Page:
Why is Administrative Law so Complicated? Attitudes to the Administrative State

I have uploaded a pre-proof version of the first chapter of A Culture of Justification: Vavilov and the Future of Administrative Law to SSRN: “Why is Administrative Law So Complicated?” Here is a final extract from the chapter:

It should be clear from the discussion so far in this Chapter that there is no ‘Constitution’ or general codification of administrative law. Quebec has its Civil Code and Canada has its Criminal Code, but administrative law is not confined to one self-contained handbook which explains the relationship between public administration and the courts. Canada does not have anything like the specialized administrative courts of civilian countries, such as France. There, the Conseil d’État, peopled by experienced civil servants rather than judges,oversees the actions of public administration, applying a set of rules which are distinct from those which apply between private parties. Public contracts, public liability and public unlawfulness are governed by special rules, applied by specialized courts. In common law countries like Canada, however, the same superior courts which make decisions about contracts, property and torts apply the principles of administrative law: they are staffed by generalist judges, not specialists in public administration.

One consequence is that judges do not have anything like a uniform view of public administration. They are not Enarques in whom the same principles have been inculcated, generation after generation. Moreover, there is a venerable tradition of lawyers being sceptical of the administrative state. The rise of the state in the 20th century brought with it an enormous increase in the scope of discretion of government officials. Lawyers, trained to identify and apply rules, have a natural antipathy to discretion. In formulating the general principles of administrative law they have often sought to tame administrative discretion.  In fact, the influential British Victorian-era jurist Albert Venn Dicey at one point denied that there was any such thing as administrative law: there was, in the King’s courts (just as much in the dominions as in London) only one law for all, individuals and government officials alike. By the end of his life, Dicey had recanted, but his scepticism of administrative discretion casts a long shadow over the subject.[1]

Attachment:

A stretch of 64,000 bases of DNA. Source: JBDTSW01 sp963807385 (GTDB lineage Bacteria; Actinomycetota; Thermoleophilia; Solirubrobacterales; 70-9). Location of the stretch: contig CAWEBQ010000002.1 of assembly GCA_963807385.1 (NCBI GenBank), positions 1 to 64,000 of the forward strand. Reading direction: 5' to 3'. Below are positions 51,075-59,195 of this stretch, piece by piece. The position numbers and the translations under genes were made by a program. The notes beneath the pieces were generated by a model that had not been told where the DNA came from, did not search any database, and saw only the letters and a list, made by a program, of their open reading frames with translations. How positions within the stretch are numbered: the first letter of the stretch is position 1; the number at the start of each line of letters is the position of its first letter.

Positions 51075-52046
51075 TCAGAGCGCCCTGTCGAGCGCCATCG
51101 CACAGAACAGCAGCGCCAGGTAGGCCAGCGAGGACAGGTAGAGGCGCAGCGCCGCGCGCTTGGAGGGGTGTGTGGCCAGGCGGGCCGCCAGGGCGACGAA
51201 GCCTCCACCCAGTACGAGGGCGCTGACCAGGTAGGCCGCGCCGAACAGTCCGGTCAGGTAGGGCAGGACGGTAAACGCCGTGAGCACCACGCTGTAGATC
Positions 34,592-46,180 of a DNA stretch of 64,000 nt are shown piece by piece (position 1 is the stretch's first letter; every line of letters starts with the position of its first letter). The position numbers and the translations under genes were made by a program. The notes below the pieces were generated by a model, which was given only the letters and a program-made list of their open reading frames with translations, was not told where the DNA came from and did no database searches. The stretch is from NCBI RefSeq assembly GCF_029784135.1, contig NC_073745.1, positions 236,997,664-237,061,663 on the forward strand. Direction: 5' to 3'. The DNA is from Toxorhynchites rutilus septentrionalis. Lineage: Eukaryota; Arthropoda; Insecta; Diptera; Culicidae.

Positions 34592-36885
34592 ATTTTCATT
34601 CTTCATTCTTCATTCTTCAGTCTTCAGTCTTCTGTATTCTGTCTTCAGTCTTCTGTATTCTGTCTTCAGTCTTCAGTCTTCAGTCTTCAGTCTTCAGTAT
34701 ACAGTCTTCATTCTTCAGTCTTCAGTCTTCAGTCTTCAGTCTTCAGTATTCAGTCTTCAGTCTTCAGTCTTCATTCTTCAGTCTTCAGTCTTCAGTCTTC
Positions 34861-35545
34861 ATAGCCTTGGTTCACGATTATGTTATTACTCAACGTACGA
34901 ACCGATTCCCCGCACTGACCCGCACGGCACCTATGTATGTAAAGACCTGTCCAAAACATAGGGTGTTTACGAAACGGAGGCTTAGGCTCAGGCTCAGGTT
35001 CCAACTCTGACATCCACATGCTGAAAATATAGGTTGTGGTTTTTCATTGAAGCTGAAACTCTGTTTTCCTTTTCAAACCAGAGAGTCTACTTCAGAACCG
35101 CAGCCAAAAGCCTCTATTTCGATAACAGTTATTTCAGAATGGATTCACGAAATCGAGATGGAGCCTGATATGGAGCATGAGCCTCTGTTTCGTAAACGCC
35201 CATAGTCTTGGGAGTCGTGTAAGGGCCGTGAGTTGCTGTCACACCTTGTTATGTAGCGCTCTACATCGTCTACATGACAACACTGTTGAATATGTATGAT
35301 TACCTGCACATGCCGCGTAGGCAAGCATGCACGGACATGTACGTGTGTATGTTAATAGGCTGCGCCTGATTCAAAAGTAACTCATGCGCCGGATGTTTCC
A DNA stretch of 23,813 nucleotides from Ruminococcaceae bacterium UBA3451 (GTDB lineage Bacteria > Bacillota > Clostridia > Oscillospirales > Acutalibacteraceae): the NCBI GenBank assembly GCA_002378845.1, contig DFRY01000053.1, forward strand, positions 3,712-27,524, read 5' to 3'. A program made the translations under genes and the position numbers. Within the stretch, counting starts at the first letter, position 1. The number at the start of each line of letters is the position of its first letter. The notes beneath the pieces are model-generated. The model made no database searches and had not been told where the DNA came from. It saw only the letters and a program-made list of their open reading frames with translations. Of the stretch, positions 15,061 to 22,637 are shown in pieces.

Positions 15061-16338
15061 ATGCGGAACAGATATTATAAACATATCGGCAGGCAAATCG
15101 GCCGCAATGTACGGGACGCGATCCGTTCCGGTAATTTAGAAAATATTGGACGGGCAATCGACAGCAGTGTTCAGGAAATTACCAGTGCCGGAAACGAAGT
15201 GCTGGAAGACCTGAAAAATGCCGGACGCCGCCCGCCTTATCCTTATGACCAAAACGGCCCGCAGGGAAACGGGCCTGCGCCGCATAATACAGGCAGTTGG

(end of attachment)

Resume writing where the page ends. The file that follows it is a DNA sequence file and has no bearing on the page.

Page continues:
Judicial attitudes to the administrative state run along three fault lines: deference and non-deference; form and substance; and reason and authority.[2]

  1. Deference and Non-Deference

Some judges are hostile to administrative discretion, others much more open to it. Some seek to cut discretion down to the bare minimum, others are comfortable with deferring to the views of administrative decision-makers, especially those who can plausibly claim to be expert in their field of regulation.